One of the most frequently heard objections to Christianity is that Jesus claimed to be the only way to Heaven, as He did at John 14:1 when He said: “I am the way, the truth and the life. No man comes to the Father but through me.”
But exclusive claims like that just grate on many Americans’ democratic sensibilities. Thus, the counter-claim that all of the world’s major religions make the same basic claims has great appeal.
But that appeal doesn’t change the fact of what Jesus said about Himself. In the following video, produced by philosopher William Lane Craig’s Reasonable Faith organization, the competing claims of the world’s religions are compared and contrasted, and in the process, the uniqueness of Jesus becomes crystal clear:
Cold-Case Christianity’s J. Warner Wallaces Responds to a great question during a recent conversation on the campus of Ohio State University
That question posed in the headline above is a commonplace criticism one often hears in the media, on campus, and in a wide range of public forums in America.
You saw a typical example of this sort of ad hominem on Sunday if you happen to have watched “Meet The Press” when NBC’s Chuck Todd read a letter-to-the-editor of the Lexington (Ky.) Herald claiming people who believe Noah’s Ark actually existed are typically Trump supporters.
But this isn’t a new argument, as J. Warner Wallace explains during a recent presentation at Ohio State University. In the process, he addresses these key questions: “Why do Christian believe in – and expect – an afterlife? Is our belief in Heaven and Hell based purely on the teaching of the Bible? Is there any other good reason to expect a life beyond the grave?”
Every human being who ever walked the face of the Earth has an innate sense that some acts are “good” and others are “bad.” Every known human society has had a moral code that defines what is good and bad.
But from where does that sense of right and wrong come? Are people born with it, or is it acquired over a period of time in which environmental, genetic and other factors combine to produce moral concepts?
Biola University Professor Sean McDowell takes up this question in the following video, including the familiar claim that the existence of moral judgements by humans can be entirely explained by science. Advocates of the latter view, he points out, commit the category fallacy in logic:
There are times when, no matter what the evidence shows, the conclusion to which it points is, for whatever reason, so difficult to wrap our minds around, or so contrary to what we have long believed, that we simply refuse to accept it.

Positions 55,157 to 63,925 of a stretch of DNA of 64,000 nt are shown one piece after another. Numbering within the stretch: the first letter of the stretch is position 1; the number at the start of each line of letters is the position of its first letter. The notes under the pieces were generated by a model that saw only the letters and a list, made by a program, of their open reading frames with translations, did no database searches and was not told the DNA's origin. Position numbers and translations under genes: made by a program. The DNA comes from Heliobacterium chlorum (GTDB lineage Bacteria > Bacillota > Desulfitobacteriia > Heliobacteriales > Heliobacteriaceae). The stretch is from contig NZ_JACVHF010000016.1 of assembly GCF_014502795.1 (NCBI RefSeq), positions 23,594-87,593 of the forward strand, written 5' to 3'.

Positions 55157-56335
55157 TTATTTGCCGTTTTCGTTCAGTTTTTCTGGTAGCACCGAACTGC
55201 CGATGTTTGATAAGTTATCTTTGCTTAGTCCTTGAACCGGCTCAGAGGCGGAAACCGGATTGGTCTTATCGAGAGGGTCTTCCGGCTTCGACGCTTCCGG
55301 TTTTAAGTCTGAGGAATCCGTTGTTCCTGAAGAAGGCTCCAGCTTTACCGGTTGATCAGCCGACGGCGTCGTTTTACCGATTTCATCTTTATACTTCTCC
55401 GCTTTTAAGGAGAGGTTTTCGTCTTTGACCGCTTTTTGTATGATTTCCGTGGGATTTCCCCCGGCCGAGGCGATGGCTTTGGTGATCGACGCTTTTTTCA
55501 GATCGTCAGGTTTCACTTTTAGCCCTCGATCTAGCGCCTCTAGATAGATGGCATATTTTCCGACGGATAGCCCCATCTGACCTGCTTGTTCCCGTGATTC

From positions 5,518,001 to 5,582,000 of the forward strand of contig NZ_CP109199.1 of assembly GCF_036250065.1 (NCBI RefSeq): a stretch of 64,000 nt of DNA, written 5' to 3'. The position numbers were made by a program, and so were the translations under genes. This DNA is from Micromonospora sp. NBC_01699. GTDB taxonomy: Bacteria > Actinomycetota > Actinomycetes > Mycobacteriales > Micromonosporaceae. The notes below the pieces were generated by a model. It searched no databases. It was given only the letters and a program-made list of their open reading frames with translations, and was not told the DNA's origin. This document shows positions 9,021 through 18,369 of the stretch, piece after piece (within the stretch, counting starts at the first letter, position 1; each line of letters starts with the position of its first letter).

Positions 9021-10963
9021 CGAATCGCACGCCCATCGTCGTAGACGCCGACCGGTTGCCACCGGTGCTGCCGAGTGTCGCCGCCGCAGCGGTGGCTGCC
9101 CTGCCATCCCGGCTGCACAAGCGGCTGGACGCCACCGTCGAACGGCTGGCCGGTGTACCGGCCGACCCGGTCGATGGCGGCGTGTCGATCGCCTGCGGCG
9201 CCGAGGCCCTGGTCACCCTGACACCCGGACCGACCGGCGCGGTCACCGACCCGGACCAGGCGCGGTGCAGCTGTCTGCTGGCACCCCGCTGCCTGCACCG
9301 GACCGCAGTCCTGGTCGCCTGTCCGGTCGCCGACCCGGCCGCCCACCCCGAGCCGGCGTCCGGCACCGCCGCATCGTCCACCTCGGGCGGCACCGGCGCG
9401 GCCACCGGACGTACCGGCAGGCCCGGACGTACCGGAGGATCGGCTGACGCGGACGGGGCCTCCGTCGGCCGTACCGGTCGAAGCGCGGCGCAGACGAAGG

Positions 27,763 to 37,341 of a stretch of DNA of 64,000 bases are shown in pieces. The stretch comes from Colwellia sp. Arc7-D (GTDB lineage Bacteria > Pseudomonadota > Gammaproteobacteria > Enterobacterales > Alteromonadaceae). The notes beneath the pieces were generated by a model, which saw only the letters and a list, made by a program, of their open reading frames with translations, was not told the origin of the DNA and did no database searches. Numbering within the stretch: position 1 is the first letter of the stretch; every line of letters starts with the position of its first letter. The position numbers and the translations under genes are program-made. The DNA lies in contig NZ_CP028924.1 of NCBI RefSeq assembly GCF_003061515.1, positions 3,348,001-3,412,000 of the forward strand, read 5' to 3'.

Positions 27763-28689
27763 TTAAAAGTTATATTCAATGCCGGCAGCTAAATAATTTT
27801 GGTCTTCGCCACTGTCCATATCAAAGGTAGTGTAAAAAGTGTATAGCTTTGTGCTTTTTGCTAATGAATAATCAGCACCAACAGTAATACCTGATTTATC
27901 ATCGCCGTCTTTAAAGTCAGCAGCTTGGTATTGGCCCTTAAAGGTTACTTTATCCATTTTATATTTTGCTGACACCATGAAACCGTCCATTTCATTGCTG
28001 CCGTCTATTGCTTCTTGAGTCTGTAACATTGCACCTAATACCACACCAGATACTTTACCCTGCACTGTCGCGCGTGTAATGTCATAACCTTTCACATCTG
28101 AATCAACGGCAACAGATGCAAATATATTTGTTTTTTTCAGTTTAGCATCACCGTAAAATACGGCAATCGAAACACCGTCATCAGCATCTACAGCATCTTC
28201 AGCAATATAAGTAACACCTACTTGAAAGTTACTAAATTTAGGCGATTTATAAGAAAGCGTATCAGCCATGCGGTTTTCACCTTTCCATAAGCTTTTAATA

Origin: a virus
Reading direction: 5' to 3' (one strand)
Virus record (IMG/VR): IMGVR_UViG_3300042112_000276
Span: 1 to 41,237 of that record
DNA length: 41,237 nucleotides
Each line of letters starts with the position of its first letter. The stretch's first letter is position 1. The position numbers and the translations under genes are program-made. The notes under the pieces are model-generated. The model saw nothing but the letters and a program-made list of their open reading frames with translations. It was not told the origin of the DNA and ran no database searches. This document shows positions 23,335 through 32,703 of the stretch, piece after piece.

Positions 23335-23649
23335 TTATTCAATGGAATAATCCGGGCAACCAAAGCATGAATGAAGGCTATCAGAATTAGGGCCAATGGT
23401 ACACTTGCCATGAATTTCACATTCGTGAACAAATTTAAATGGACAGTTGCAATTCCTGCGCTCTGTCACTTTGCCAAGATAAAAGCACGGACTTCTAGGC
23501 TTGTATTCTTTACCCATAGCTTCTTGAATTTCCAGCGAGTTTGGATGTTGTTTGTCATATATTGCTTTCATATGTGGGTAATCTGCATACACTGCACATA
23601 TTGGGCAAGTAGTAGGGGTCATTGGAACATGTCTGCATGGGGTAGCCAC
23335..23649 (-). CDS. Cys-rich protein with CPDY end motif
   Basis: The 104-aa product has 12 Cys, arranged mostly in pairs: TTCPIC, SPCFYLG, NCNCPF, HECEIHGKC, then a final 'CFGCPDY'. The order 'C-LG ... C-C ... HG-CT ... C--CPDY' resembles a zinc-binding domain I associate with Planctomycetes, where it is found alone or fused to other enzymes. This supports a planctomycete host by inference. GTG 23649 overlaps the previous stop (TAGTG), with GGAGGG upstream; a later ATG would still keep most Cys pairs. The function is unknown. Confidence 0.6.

That description undoubtedly fits a lot of folks working on Capitol Hill when the issue at hand is whether or not God exists. Probably no other issue in life is more subject to rationalization, avoidance and intellectual blinders.
When there are multiple factors pointing to a common causal conclusion, that’s significant but not necessarily decisive. When there are multiple factors from multiple categories of evidence that point to a common causal conclusion, that’s decisive.
J. Warner Wallace, NBC “Dateline” Cold-Case Detective, explains why in this video with “One-Minute Apologist Bobby Conway:
John Lennox is the famous and brilliant Oxford mathematician and Christian apologist. David Rubin is the famous and brilliant web radio host and child of a conservative Jewish home.
What on earth might two guys of such different backgrounds have to talk about for an hour? Well, what could be more important than the question that has been center stage in Western culture ever since Nietzsche declared that “God is dead.”
This is an hour-long conversation, but I hope you will get yourself a cup of java, sit down somewhere quiet and give this delightful, stimulating and instructive conversation between two really smart, funny and honest guys your attention on this first Saturday of December 2019.
There’s no such thing as moral absolutes. As long as you don’t hurt anybody else, whatever seems right to you is just fine. Everybody knows that, so do it! That’s the absolute truth.
Well no, it’s not and among the best evidence that it’s not is the fact hardly anybody lives by that maxim, according to Drew Covert of the Tent-Making Christianity blog. But lots of folks profess to believe it, especially when presented with the Gospel of Jesus Christ and their need for Him as their savior.
When you read Covert’s post, don’t miss Professor J. P. Moreland’s story about the student who got an F on an essay on moral relativism because it was written in blue ink. Go here.
Is it really possible to explain the origin of life from non-life without God? Lord knows, smart people like Stephen Hawking and legions of others who deny or ignore the possibility of God as creator have been trying for centuries.